Soft Noel expressed concern that autoupdating plugins would be a hard sell to LL as it makes the Viewer a potential vector for malware should plugin authors' update sites be hacked. On #opensl, Soft Noel suggested that, to head off anticipated LL liability concerns, a general purpose plugin updater could be written as a plugin and distributed with other plugins that used the updater.
Two Source Releases
Rob Lanphier announced the release of the First Look 22.214.171.124390 source on Feb 24 and the 126.96.36.199 viewer beta on Feb 28: https://wiki.secondlife.com/wiki/Source_downloads
Soft Noel noted build problems on the Mac, filing several bug reports and workarounds, however a texture bug continues to make 188.8.131.52 open source builds unusable on an Intel Mac. Others reported similar problems with the Linux build on SLDev and #opensl.
Second Life viewer packaged for Fedora
Callum Lerwick announced an RPM-packaged viewer for Second Life, including library dependencies. He indicated that he had found another user doing duplicate work and suggested they had some merging to do. Packages are here: http://www.haxxed.com/rpms/secondlife/
Lip Sync and Gesture Motions
One plugin feature discussed was lip sync and gesture motions. Phoenix Linden wrote:
Just so everyone knows, we are already working on lip and gesture motions for the avatar. This is no promise of functionality or when it will be available, but it is in the pipeline and under active development.
Later in the week, Mike Monkowski noted a C|Net article regarding Linden Lab's announcement of Vivox voice support: http://news.com.com/Integrated+voice+coming+to+Second+Life/2100-1043_3-6162410.html?tag=nefd.top
Eric Maslowski noted that the University of Michigan 3D lab was working on a stereoscopic 3D viewer: http://um3d.dc.umich.edu/
Many of the questions in his announcement remained unanswered: https://lists.secondlife.com/pipermail/sldev/2007-February/000612.html
Agni, Aditi, and Uma
Dale Glass inquired about the grids available for Viewer developers. Joshua Bell replied, listing the three grids as Agni (live grid), Aditi (beta) and Uma (open source developers). Fuller details were included in Joshua Bell's response: https://lists.secondlife.com/pipermail/sldev/2007-February/000618.html
LSL Instantiated Prim Metadata
There has been a continuing discussion about the desirability of a custom data field that LSL could set on prims, and which Viewer developers could use for representing features not yet implemented on the server. Jason Giglio summarized the feature with an example use: https://lists.secondlife.com/pipermail/sldev/2007-February/000644.html
The original Wiki proposal is here: https://wiki.secondlife.com/wiki/Extensible_Prim_Attributes_from_LSL
There was further discussion about whether an arbitrary named attribute system was desirable. In #opensl discussions it was noted that named parameters could already be set when communicating with the sim, but nobody voiced any guarantee that the data would persist, or suggested that this data could be set or directly accessed from LSL.
LSL to Viewer Communications
Initially mentioned in the prior thread, Dale Glass mentioned a different system that allowed dynamic communication between a custom viewer and LSL. His details and a pointer to the Viewer source patch are laid out in his message:
Unit Testing Feedback Requested
Gaurav Sharma requested feedback on what parts of the viewer should be covered by unit testing. Rob Lanphier noted that Gaurav Sharma was working for Adroit, which had been hired for this task. John Hurliman suggested that the LLJoint class has been problematc, but there has been little other relevant feedback. Gaurav Sharma updated the patch with a second version later in the week. That version is here: http://lists.secondlife.com/pipermail/sldev/attachments/20070302/d8809402/unittest-2-0001.obj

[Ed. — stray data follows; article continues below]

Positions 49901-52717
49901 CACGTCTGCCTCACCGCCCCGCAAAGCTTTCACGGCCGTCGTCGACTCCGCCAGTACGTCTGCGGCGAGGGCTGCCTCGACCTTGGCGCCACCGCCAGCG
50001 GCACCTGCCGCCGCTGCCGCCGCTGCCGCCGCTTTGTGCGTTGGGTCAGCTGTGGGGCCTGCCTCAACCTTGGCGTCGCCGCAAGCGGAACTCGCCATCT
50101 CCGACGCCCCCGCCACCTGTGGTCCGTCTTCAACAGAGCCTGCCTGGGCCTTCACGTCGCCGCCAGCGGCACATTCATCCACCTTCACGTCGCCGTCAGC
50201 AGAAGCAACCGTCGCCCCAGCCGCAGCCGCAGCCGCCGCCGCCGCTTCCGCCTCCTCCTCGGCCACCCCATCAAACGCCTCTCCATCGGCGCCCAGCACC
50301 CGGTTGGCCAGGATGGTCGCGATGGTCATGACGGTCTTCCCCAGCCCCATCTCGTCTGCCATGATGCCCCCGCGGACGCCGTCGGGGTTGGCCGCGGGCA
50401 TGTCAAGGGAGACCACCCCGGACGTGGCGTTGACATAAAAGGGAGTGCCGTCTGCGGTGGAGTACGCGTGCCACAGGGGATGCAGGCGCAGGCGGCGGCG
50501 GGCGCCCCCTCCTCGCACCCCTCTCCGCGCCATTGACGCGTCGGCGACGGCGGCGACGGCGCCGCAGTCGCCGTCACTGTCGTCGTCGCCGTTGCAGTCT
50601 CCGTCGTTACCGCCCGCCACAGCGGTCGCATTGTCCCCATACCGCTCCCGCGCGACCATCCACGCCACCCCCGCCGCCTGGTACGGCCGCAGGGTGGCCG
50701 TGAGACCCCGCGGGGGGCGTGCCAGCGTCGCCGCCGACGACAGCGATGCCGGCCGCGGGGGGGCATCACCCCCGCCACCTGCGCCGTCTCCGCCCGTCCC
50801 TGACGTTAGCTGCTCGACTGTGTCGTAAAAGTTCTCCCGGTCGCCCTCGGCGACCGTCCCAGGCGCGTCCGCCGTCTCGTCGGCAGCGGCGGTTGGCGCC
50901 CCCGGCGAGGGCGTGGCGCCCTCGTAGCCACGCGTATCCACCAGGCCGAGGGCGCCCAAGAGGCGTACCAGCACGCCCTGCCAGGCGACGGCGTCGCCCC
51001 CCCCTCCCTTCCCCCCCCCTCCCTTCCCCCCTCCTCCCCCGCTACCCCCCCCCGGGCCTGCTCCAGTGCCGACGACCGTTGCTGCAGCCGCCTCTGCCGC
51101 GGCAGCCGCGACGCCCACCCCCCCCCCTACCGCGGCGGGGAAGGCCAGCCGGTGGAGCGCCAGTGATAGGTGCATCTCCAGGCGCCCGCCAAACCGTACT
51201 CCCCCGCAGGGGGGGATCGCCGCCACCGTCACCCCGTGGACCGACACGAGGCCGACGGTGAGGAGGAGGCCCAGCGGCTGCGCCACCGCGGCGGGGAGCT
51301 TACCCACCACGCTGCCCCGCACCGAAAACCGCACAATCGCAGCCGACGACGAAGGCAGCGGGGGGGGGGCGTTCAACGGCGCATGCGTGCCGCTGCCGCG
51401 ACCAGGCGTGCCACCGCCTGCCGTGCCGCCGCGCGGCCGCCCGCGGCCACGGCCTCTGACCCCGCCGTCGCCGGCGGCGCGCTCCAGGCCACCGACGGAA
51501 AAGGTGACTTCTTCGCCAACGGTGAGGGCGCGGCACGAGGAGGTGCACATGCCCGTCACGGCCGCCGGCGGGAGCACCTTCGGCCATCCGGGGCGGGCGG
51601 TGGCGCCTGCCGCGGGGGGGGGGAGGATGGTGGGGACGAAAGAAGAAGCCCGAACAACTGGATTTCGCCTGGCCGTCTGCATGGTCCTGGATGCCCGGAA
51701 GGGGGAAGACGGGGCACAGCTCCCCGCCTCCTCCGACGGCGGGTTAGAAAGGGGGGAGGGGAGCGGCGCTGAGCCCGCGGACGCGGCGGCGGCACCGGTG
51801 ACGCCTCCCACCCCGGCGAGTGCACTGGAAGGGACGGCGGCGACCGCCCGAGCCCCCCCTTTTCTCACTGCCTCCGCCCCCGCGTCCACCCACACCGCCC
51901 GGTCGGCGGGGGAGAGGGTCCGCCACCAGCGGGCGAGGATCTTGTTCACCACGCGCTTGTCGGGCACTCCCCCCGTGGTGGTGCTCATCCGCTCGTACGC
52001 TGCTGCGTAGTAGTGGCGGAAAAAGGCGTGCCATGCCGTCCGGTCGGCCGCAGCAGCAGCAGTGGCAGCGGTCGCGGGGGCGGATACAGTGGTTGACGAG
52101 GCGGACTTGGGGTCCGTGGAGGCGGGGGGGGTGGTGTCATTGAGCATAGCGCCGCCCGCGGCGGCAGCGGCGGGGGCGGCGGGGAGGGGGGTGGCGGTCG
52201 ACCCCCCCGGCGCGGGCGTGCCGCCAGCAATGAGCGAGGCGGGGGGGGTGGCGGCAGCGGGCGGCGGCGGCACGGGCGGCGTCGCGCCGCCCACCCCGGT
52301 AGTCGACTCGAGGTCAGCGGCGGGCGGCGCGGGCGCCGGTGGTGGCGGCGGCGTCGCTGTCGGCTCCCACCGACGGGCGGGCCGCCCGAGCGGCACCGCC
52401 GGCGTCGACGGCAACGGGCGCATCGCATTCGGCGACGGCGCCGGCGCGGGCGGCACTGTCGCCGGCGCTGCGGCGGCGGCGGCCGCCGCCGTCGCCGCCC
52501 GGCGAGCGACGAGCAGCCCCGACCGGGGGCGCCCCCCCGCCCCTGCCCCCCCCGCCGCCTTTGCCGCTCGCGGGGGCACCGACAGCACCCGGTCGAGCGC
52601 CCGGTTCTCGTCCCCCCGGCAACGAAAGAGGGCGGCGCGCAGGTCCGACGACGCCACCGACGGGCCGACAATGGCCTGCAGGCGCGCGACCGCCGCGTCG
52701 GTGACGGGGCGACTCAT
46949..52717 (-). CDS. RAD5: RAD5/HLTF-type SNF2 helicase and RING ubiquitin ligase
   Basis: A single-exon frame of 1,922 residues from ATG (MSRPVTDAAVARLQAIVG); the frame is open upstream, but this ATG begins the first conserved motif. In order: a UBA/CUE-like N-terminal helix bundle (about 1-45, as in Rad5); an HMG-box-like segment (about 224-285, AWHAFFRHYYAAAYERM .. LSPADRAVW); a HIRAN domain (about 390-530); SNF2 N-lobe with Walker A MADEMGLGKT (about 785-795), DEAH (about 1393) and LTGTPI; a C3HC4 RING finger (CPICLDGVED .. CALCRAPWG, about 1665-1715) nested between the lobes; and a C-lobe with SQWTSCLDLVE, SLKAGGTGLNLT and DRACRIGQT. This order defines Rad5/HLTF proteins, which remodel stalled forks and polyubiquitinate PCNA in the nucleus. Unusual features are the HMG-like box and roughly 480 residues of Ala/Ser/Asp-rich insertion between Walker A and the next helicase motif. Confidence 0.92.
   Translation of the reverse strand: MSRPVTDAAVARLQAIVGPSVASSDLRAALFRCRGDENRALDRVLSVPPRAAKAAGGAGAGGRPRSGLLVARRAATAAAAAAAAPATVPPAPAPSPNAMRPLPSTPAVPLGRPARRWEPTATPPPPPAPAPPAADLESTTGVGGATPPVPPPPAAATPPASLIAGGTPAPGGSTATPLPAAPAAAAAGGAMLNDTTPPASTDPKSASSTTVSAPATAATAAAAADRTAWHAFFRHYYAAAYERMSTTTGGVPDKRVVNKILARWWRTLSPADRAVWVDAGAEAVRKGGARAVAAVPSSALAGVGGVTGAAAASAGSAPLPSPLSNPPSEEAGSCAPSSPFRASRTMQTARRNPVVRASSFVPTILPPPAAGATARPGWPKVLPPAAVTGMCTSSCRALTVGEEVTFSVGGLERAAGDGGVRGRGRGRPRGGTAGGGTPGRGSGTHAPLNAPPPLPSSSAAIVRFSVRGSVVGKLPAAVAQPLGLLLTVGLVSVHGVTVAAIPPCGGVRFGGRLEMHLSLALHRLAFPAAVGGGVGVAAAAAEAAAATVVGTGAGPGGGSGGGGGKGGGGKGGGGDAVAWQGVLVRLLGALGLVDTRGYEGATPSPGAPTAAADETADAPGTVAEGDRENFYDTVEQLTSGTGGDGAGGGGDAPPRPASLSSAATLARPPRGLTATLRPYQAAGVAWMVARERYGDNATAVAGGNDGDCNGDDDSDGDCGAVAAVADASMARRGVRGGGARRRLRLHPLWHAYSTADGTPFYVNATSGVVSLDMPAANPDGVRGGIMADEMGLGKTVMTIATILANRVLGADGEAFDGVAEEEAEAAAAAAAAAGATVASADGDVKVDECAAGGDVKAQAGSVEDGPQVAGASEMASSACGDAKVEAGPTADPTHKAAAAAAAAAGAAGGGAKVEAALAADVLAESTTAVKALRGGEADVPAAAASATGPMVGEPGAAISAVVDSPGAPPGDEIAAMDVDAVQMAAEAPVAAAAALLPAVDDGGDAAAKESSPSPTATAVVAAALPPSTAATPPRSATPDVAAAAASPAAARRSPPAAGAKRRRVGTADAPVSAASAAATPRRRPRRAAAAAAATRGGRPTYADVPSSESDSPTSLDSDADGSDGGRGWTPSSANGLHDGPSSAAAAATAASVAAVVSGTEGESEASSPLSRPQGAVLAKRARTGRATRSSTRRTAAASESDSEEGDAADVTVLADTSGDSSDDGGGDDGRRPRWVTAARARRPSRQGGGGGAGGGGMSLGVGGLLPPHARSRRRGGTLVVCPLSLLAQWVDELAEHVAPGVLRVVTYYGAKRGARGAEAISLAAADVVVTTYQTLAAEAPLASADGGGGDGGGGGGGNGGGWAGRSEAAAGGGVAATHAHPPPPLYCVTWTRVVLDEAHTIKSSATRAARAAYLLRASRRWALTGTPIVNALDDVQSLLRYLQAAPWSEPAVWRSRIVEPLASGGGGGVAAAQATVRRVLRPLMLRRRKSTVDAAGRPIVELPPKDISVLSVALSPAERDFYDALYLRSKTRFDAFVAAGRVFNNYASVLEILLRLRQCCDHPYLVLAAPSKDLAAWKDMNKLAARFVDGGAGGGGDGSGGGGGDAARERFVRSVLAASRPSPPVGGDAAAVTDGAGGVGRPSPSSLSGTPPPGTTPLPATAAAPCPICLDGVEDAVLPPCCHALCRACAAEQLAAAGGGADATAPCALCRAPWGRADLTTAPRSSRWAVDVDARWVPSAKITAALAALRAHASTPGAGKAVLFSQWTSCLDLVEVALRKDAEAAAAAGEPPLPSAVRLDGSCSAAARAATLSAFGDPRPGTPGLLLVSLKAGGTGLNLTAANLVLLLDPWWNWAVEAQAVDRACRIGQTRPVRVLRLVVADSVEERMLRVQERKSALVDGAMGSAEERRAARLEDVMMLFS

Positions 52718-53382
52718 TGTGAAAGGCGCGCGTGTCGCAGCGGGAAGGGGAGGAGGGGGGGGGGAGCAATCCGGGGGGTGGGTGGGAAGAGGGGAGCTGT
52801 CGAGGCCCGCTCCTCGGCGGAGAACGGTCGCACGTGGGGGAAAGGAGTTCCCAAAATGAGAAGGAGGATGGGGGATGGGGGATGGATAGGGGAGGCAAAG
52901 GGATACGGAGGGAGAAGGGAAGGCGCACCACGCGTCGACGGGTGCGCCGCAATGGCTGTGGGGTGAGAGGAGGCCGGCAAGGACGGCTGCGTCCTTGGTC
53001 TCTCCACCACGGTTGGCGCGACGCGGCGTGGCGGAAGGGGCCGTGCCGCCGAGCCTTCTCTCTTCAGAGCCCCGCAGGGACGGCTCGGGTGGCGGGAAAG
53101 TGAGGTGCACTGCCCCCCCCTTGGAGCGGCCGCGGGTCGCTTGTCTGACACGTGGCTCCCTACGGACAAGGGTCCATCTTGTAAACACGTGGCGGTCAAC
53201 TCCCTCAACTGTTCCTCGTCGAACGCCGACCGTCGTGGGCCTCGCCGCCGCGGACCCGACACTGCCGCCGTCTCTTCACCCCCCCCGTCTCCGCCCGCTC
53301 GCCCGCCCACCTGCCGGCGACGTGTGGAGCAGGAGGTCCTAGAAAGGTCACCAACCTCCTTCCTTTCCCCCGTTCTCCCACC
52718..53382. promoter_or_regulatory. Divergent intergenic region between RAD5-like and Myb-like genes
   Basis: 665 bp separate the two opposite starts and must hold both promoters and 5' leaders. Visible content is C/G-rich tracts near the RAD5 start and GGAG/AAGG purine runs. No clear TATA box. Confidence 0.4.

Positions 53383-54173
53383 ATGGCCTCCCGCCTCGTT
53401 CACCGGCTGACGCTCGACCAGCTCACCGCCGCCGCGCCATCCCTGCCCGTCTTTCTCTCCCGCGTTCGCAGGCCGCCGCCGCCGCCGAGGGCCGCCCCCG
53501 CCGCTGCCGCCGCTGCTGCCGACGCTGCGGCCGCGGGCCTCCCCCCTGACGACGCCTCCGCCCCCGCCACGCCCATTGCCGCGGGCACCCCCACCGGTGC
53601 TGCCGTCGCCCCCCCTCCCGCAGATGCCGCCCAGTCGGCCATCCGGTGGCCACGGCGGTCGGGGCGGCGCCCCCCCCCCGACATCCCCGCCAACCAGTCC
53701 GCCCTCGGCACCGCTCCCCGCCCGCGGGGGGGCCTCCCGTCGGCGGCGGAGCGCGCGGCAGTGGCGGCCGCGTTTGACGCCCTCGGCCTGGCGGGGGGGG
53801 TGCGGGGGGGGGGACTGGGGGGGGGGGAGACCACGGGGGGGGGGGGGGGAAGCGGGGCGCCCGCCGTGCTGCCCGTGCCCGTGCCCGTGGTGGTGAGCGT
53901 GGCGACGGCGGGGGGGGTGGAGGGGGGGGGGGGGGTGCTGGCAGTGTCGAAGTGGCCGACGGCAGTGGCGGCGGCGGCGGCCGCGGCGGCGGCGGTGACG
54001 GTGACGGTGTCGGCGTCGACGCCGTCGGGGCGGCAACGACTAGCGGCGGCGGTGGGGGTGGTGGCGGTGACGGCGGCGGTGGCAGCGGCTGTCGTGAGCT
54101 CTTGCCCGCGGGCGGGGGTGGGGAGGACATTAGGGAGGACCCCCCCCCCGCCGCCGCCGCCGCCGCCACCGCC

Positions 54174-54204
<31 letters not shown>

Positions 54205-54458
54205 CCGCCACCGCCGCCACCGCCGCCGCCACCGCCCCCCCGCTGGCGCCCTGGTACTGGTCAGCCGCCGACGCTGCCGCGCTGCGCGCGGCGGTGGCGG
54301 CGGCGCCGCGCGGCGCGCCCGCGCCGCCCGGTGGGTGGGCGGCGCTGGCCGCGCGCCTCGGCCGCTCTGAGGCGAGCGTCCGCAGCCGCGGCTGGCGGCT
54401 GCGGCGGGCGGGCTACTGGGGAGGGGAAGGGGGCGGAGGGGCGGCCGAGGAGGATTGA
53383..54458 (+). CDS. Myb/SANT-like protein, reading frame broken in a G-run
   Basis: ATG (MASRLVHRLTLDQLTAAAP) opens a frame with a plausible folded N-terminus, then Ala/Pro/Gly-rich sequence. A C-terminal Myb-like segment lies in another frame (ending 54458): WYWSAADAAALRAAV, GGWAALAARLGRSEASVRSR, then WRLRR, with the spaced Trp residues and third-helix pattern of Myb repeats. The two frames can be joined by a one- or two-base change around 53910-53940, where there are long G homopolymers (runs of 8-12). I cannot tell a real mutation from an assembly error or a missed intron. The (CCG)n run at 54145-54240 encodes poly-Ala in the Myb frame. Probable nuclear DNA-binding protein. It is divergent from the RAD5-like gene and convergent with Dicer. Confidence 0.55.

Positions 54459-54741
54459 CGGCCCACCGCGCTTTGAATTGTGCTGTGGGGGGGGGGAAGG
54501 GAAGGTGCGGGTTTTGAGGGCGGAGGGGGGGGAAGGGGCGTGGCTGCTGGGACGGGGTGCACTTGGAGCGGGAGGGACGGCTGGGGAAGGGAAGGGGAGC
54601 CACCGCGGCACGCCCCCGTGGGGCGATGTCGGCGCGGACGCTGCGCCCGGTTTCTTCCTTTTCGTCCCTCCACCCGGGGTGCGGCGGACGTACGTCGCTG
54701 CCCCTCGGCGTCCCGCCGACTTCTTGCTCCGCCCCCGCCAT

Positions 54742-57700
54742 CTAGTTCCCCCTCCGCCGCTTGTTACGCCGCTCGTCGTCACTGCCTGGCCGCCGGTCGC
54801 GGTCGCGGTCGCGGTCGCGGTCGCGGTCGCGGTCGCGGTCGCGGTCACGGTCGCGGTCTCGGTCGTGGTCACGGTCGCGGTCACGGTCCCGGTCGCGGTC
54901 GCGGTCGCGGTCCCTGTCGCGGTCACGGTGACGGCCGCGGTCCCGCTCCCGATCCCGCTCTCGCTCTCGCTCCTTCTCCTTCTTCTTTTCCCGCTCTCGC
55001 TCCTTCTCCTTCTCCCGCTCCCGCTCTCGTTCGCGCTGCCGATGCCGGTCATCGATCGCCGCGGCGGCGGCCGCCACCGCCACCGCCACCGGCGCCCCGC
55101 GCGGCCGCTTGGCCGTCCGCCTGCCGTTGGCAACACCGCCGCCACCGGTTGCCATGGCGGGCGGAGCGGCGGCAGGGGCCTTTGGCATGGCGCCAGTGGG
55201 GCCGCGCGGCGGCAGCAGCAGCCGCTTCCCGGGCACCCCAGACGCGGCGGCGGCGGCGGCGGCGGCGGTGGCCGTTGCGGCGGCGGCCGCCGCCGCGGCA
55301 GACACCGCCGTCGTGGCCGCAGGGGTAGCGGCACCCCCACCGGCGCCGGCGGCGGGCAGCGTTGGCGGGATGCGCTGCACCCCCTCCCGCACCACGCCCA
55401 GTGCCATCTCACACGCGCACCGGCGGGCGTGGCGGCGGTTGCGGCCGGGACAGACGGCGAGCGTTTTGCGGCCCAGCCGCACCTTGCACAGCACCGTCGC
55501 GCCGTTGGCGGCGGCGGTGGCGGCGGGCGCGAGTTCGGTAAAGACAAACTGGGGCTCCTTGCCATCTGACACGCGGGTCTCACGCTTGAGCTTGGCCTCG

Gaurav Sharma's repeated request for unit test suggestions is here: https://lists.secondlife.com/pipermail/sldev/2007-March/000695.html
Linux Viewers and 3D Acceleration
Truxpin was having difficulty making Second Life run on his machine using open source nVidia drivers. David Fries states that Linden Lab currently requires a 24 bit depth buffer, while Mesa only supports 16 bit depth. David Fries (SpacedOut Frye) offered a patch that would request an OpenGL context with a 16 bit depth buffer if the 24 bit depth buffer request failed.
Truxpin posted an e-mail including glxinfo which showed,
direct rendering: No server glx vendor string: SGI
Indicating he only had software OpenGL rendering available. The patch allowed the Second Life viewer to run with a 0.7 frame rate which also indicated software rendering.
Truxpin later posted (off list) that he was able to get the nVidia driver installed and running at about the same speed under Linux as Windows on that computer.
nVidia users currently require the closed source driver for 3D OpenGL acceleration.
Linden Lab and Open Source
Christian Westbrook stated that Linden Lab had not yet completely accepted open source development. Rob Lanphier posted a response detailing the extent of Linden Lab's contributions and some of the remaining legal and business hurdles Linden Lab is working to move out of the way.
Rob Lanphier repeats emphasis on the necessity for list contributors to sign contributor agreements in order to free Linden Lab employees to more directly interact with SLDev members.
Plugin Source Licensing
SLDev members inquired through the list and IRC channel about whether GPL must be used for the plugin system. Developers have concerns about whether non-free plugins can be developed without complex circumvention measures. Rob Lanphier indicated that the issue is being pressed internally.
OpenJPEG Patch Not Merged
Soft Noel ran into the known buffer overflow in LLImageJ2COJ::decodeImpl() using source version beta-184.108.40.206 on Intel Mac. She disabled jpeg decoding to continue to make progress. David Fries (SpacedOut Frye) (March 3rd) pointed out the fix in VWR-123, which was first posted February 11th, as well as a prior patch in VWR-94. David Fries again asked why the fix hasn't made it into the source code release.